Thursday, February 01, 2007

Lite Brite Is Not a Bomb

Sorry. I just don't get it. Much ado about nothing, I say.

The Boston guerrilla marketing campaign gone wrong falls upon the perceivers rather than the stimulus. When I saw the thing, I thought, "it's a bleepin' Lite Brite." Then I read this quotation on

"It's so not threatening -- it's a Lite Brite," said twenty-two-year-old Todd Venderlin, a design student at the Parsons School of Design in New York City, saw one of the devices two weeks ago as he left a lounge in south Boston, according to The Boston Globe.

Seriously, the whole terror threat thing is absolutely out-of-control. I tried pretty hard not to think about this whole deal, but two e-mails from my dad forced it into my conscious perception.

My dad, Samuel D. Bradley version 2.0, wrote: "During the golden years of local radio (1950 to 1975), hiding things for the public to find was a widespread promotion practice. In 1954 or 1955, WHB radio in Kansas City held a "Treasure Hunt", with a paltry first prize of $1,000. They broadcast clues to where the prize was hidden. Huge traffic jams blocked major streets leading to the hiding place. But no one thought of a law suit. It was all great fun for everyone but those of us working for competitor stations -- we kicked ourselves for not thinking of the idea first.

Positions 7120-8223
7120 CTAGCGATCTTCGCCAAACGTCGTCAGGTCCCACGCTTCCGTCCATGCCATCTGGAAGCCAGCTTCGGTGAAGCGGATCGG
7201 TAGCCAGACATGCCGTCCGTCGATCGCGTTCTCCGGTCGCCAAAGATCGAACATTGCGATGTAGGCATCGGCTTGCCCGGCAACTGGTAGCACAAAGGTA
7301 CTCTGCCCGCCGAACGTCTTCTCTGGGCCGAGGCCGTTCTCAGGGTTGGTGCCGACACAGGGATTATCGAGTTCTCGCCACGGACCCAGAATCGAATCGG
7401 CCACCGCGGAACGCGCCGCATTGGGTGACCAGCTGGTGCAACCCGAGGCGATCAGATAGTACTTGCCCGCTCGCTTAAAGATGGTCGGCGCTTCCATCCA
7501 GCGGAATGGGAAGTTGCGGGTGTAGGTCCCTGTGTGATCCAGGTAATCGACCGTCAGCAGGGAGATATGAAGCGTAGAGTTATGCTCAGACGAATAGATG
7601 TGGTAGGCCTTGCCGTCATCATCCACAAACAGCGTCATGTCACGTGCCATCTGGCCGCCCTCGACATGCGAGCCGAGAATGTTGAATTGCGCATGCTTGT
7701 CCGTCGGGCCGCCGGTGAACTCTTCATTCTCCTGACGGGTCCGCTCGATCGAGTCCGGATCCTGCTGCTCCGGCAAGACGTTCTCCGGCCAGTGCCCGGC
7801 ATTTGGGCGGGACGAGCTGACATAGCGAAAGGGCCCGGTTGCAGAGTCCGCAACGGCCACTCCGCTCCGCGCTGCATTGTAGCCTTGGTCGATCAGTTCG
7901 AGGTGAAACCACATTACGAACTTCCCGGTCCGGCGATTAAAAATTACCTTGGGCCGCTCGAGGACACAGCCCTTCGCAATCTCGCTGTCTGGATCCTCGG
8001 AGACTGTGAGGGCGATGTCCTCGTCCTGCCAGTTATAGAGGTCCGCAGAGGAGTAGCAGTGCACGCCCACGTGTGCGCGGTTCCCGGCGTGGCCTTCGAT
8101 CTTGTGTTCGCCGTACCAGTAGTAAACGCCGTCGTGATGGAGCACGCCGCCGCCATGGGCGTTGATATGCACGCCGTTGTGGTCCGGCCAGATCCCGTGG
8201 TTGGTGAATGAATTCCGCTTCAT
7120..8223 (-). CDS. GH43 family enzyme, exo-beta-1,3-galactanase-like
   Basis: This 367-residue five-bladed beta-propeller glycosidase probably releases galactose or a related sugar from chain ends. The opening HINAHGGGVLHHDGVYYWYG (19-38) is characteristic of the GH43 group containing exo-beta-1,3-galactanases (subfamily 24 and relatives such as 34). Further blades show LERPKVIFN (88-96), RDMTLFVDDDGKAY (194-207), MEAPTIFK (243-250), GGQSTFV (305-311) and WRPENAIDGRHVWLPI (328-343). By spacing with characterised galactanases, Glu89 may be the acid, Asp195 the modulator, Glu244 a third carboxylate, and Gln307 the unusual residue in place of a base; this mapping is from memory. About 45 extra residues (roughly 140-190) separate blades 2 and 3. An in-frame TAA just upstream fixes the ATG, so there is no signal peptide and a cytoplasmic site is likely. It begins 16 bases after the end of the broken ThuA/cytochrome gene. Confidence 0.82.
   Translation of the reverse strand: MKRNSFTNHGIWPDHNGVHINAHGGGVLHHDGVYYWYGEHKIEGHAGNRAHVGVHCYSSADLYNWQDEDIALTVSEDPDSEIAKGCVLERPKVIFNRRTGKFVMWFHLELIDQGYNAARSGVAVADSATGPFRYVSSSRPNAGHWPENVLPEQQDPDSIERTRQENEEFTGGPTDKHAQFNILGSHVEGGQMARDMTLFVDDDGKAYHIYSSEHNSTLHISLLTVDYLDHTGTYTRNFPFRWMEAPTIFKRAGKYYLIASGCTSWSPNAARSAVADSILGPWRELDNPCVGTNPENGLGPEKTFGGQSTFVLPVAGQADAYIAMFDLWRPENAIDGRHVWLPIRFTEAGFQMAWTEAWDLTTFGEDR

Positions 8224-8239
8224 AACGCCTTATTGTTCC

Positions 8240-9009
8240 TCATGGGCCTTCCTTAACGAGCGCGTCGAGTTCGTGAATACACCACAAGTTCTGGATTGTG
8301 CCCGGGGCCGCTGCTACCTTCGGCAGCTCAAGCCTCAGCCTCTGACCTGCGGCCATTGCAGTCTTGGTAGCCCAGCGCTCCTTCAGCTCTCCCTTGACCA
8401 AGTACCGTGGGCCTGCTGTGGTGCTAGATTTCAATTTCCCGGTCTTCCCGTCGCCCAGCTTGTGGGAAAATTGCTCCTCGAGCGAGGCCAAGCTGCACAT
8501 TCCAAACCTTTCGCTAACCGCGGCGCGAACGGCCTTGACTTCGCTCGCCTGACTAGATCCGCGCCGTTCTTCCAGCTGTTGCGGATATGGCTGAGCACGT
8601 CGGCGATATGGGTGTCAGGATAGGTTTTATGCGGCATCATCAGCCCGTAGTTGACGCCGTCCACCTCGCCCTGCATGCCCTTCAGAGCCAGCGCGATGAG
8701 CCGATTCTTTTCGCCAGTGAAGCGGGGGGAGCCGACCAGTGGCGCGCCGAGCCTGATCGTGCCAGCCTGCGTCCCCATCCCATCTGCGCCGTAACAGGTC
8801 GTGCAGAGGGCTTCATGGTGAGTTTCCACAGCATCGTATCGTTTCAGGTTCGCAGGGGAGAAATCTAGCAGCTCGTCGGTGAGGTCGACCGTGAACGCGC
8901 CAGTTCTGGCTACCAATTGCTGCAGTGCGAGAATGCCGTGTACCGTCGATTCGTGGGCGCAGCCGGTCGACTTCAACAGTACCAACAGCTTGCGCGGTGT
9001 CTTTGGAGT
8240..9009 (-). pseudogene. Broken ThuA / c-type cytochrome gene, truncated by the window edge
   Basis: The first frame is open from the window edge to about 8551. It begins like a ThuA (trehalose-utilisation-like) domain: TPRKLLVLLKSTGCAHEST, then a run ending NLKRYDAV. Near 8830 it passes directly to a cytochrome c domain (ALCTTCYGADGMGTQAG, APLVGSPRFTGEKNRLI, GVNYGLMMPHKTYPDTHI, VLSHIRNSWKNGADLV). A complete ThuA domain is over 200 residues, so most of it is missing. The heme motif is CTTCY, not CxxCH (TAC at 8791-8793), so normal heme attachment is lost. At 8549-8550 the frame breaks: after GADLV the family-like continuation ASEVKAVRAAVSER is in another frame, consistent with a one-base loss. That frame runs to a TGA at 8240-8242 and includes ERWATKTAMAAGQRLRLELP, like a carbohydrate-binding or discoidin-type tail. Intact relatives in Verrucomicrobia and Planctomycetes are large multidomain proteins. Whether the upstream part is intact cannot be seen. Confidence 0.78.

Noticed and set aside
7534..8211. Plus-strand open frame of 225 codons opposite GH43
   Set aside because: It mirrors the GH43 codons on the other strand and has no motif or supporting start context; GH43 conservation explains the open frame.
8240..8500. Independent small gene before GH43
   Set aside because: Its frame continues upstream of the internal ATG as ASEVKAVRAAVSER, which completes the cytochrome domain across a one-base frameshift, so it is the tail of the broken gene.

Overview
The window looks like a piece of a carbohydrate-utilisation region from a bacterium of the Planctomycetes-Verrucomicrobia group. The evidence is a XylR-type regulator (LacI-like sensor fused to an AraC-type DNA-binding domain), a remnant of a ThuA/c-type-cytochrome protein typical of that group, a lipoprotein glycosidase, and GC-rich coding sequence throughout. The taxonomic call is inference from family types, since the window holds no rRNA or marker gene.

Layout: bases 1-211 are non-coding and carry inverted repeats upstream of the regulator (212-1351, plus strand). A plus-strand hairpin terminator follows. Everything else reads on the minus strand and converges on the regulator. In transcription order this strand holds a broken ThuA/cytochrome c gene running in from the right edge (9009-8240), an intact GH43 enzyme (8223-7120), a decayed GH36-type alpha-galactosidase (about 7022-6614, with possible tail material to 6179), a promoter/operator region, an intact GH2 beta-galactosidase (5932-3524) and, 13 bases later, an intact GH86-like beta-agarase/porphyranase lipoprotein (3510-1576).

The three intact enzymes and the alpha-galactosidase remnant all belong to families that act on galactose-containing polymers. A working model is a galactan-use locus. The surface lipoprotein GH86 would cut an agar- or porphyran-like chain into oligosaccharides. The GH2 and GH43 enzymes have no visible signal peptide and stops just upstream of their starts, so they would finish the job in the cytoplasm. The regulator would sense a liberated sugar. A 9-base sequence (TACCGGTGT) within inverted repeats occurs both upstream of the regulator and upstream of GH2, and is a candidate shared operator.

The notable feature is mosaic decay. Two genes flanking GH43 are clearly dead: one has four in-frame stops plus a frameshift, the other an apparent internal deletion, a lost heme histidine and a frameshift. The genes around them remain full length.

"In 1963, the station where I worked increased transmitter power from 1,000 to 5,000 watts. As part of our promotional efforts, we acquired dozens of little battery operated, transistor clock radios. We turned each one on, tuned to our station, put them in plastic bags and 'hid' them all over the city. Imagine walking through a park, hearing music coming out of a tree, and finding a plastic bag sitting in a fork of the tree. People picked them up, saw what they were, and stole them.

"Boston says they spent a half million dollars trying to solve the problem of the little blinking thing. The mayor is demanding stiff penalties, lawyers are talking about class action lawsuits, competitors of Turner Broadcasting are dancing in the streets and some of us are shedding a tear for what we have lost in America."
If the first amendment protects flag burning and the Klan, surely a Lite Brite is protected speech. A hidden Lite Brite is not quite shouting "fire" in movie theatre.

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